I disassembled the section of the stove pipe penetrating the barn wall and the upward crook/rain cap outside the building.  The end of the pipe, outside the building, was fully impacted with a dam of sooty frozen sludge.   You see, I had failed to correlate the series of blizzard-y snow storms we’d had a month before, which combined with our absence for a fair bit of the intervening time allowed snow to blow underneath the rain cap and into the top of the stack and compile there.  At some point in the timeline the snow so filled the up-crook of the smokestack that it allowed only the bare smallest amount of smoke to escape around the perimeter of the snow plug, and even that was facilitated only by the heated exhaust warming the metal pipe just enough to allow a little gaseous exhaust to escape.  And, the harder I tried to get the system up to proper performance the more I was causing the soot/snow plug to  melt into a serious dam of sludge in the elbow of the up-crook, blocking all exhaust flow close to 100%.  Once I got all that cleaned out (I cannot recall a messier job) and reconfigured the stove pipe to prevent a reprise in the future, the stove was cranking enough heat into the studio that I was peeling layers as I worked.

I had misread the components of the coincidence, correlation, and cause equation, and thus unknowingly dispensed with any hope of accurate problem solving via synthetic thinking.

It was a great reminder to me to be skeptical about almost everything I observe and think, read or hear, and, I hope, it was a good lesson learned.




Over many years due to some fortuitous opportunities, including the generosity (?) of fellow woodworkers cleaning out their stashes of stuff, I have managed to acquire an awful lot of veneers.  Those that are unusual or rare go one place in the barn, but the large majority is mundane and gets stacked on a pair of cot bases on the floor directly overhead of my studio space.  There is nothing special about this pile of veneers other than the fact that for the most part this is vintage, heavier weight material than you would routinely find today.  Most of it is in the range of 1/20″ to 1/30″, in poplar, walnut, maple, ash, cherry, and birch.

Even If I was manufacturing furniture, I would never use all this up.

So, what to do?

I’ve been contemplating making small, elegant boxes, mostly with either parquetry/marquetry or fuaxrushi presentation surfaces.  Some of the boxes would be straightforward cubic shapes, others bombe’.  What better foundation for these decorative techniques than ultra-high-quality veneer-core plywood?  I have long believed that a static substrate of high-quality plywood is superior to a dynamic solid wood substrate with its inexorable rheological response to environmental moisture change.  I could spend the big bucks to get marine or aircraft plywood, or I could just make my own.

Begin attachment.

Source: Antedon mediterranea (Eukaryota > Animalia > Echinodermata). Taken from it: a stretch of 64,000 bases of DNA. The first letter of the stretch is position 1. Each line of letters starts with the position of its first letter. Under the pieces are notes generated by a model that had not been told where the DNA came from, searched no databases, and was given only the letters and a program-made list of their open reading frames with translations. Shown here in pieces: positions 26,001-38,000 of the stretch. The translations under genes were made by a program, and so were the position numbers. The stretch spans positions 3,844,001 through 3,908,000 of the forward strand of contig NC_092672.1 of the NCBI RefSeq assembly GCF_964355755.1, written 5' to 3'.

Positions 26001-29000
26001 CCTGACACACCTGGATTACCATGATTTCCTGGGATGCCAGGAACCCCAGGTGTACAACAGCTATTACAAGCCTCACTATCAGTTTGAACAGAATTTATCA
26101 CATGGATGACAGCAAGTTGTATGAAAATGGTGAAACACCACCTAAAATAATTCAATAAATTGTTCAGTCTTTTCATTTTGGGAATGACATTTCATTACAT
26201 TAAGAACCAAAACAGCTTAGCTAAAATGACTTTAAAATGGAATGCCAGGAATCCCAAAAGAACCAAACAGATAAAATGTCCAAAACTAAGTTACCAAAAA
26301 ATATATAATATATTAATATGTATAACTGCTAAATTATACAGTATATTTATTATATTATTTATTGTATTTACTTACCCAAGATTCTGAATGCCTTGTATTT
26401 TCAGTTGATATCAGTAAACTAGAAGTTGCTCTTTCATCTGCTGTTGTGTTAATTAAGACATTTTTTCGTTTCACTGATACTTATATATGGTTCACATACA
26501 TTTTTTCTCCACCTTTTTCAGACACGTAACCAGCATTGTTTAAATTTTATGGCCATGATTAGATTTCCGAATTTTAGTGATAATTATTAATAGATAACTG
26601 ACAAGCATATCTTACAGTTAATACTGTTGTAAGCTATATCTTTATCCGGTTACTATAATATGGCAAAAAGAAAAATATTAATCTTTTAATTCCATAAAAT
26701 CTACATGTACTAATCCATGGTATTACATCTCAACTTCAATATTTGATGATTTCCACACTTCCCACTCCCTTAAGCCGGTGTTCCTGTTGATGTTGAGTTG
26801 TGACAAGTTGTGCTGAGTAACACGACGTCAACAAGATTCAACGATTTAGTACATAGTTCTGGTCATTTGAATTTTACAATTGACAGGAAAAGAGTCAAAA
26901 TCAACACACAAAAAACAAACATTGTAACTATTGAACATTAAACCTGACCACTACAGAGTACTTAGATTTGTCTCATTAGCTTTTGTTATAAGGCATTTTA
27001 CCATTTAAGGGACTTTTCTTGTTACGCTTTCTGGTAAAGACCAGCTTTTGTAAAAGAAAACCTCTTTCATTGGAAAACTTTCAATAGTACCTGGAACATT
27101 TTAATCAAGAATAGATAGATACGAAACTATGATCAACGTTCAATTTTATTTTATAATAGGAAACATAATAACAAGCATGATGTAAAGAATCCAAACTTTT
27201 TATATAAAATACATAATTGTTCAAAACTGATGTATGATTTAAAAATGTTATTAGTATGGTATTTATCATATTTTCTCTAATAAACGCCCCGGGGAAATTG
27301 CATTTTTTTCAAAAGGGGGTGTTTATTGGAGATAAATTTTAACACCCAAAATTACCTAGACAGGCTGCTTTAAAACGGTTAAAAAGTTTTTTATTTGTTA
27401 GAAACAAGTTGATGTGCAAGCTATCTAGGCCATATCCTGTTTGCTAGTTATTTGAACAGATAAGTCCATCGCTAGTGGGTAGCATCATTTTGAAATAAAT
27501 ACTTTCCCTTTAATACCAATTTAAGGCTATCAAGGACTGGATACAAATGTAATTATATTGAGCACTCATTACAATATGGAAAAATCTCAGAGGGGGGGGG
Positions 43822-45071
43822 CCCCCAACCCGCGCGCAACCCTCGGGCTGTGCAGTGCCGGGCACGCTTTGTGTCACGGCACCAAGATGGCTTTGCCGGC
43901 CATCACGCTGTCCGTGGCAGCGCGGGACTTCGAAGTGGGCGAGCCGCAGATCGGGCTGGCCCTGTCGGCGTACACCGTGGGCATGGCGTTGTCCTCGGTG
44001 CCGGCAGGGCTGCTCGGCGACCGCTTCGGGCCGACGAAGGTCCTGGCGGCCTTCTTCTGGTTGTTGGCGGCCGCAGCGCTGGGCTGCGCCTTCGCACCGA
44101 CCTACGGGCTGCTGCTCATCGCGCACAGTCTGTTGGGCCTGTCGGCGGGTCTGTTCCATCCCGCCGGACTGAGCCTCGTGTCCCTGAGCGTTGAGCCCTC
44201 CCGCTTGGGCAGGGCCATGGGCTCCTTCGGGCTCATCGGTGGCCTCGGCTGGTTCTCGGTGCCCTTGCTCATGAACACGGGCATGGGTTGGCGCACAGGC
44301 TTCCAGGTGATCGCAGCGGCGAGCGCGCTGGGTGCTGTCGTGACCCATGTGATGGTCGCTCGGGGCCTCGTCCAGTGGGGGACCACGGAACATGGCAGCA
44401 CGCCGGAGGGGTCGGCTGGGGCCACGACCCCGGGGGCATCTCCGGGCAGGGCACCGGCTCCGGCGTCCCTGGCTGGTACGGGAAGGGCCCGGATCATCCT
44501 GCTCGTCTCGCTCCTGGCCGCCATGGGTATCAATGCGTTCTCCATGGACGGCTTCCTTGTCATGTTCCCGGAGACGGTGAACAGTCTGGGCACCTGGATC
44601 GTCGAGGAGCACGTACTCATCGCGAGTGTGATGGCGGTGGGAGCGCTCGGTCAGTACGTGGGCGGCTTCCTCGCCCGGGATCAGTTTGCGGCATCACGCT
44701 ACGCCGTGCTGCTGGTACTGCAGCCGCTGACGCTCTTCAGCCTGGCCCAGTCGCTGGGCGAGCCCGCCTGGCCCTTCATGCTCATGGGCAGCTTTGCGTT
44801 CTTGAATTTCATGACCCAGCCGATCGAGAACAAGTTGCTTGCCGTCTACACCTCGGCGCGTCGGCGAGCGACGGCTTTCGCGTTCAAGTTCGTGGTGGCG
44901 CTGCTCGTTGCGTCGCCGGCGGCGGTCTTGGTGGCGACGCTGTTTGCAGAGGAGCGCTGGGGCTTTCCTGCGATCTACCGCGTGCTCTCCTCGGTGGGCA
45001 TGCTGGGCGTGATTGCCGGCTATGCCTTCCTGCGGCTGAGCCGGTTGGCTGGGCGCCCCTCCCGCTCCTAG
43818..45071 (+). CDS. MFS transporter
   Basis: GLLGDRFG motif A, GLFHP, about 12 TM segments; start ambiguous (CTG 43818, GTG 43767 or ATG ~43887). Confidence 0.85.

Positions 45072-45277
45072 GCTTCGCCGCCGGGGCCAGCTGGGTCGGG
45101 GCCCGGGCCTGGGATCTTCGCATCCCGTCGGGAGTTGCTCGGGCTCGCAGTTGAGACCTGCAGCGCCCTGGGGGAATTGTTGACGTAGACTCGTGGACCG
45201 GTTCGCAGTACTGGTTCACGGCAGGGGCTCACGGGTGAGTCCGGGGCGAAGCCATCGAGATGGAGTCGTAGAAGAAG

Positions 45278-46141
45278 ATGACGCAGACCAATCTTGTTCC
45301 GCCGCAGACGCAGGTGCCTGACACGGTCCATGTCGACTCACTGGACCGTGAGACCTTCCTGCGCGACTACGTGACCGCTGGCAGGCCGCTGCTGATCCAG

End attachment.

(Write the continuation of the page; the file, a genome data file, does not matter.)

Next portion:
So, I will.  I have had excellent success in the past making small epoxy/veneer plywood panels for little projects and will now make that my SOP for fancy little jewel boxes.  For larger pieces, say 12″ x 18″ or maybe a little larger, I will need to make a veneer press.  For bombe’ panels I will need to construct forms and devise a vacuum press.

In the end, it is all just more fascinating stuff to do in the adventure that is life at the barn.



One of my initial design/aesthetic choices for the standing tool cabinet was to make the prominent detailing to be black, along with the entire interior.  In the former case it was to set off the comparative blandness of the oak veneer, about which there will be exhaustive posting in coming weeks, and in the latter it would serve to set off the tools themselves.  As to the ebonized stringing in between the parquetry I am not yet fully convinced — I may instead go with rosewood which will serve the primary purpose equally well, although it will not tie-in with the interior well without further design– but ebonized interior is already a fait accompli.

The ebonized stringing for the proof-of-concept parquetry exercise representing the outer skin began with a piece or two from the pile of 1/4″ tulip poplar I had on hand, itself a raw material for yet another proof-of-concept for some fauxrushi I am prototyping.  Using water soluble shellac as my coloring medium, a/k/a India Ink, is a method I use frequently.

The big box store pieces of tulip poplar fit a flower pot tray perfectly, so I used the tray as the immersion bath for the board.  After soaking it all night the surface was really black.

Even then when ripping the bards on the bandsaw it was apparent that the interiors were not well dyed, so I repeated the tray and India ink step again with the strips.  The result was a pile of 1/4″ wide ebonized stringing strips.  That might sound a tad wide to you but remember, the front presentation of the cabinet as 4-feet-by-3-feet.

As to the interior, I noted that the soaking of the plywood with India ink yielded a very desirable surface, black-ish but still retaining the character of wood, a result not really possible with something like gel stain or il paint.